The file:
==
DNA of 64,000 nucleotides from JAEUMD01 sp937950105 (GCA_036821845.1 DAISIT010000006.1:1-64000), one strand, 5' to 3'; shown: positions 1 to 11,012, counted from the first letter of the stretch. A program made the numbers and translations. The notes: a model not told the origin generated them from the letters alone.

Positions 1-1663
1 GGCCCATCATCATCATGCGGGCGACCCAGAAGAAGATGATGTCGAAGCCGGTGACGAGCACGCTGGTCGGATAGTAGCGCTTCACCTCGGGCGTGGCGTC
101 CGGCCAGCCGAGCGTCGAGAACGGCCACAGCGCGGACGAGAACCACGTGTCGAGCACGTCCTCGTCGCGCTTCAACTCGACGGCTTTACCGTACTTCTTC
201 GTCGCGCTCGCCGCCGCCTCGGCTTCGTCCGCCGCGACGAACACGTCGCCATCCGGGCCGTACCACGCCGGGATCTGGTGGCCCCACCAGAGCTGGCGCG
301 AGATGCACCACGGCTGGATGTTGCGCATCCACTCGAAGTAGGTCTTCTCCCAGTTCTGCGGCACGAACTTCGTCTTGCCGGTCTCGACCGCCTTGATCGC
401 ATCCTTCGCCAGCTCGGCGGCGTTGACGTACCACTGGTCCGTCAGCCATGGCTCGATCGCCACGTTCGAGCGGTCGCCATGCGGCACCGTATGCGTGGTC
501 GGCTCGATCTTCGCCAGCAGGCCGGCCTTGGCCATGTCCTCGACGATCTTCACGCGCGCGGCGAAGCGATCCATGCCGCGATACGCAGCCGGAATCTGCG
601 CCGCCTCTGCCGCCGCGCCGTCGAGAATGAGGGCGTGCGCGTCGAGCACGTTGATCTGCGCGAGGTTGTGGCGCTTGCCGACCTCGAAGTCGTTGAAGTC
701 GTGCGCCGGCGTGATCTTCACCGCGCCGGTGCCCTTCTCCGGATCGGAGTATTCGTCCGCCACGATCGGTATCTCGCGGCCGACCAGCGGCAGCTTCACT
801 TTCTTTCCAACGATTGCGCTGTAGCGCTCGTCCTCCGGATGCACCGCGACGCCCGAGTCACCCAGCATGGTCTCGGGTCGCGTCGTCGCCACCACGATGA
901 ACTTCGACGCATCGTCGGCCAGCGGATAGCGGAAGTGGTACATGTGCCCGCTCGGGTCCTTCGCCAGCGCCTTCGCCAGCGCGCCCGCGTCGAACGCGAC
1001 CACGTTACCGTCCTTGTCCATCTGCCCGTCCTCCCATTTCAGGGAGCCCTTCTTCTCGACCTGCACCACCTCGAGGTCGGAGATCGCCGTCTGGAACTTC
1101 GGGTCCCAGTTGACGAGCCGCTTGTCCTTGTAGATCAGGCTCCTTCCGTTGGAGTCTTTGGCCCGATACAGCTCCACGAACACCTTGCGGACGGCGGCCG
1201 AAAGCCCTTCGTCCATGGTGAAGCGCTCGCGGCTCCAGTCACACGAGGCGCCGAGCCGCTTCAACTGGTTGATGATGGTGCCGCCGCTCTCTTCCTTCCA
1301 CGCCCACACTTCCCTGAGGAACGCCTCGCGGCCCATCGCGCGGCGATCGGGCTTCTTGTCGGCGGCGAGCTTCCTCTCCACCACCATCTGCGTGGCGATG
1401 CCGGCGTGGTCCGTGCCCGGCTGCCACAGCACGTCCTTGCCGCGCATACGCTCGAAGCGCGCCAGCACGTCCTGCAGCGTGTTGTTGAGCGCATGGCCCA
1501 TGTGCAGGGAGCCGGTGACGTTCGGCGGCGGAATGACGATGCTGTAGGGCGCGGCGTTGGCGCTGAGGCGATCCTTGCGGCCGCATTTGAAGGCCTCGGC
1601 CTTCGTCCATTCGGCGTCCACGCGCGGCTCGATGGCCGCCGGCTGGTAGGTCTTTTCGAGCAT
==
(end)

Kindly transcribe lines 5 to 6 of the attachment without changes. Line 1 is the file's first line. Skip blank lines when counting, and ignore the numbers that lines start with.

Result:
201 GTCGCGCTCGCCGCCGCCTCGGCTTCGTCCGCCGCGACGAACACGTCGCCATCCGGGCCGTACCACGCCGGGATCTGGTGGCCCCACCAGAGCTGGCGCG
301 AGATGCACCACGGCTGGATGTTGCGCATCCACTCGAAGTAGGTCTTCTCCCAGTTCTGCGGCACGAACTTCGTCTTGCCGGTCTCGACCGCCTTGATCGC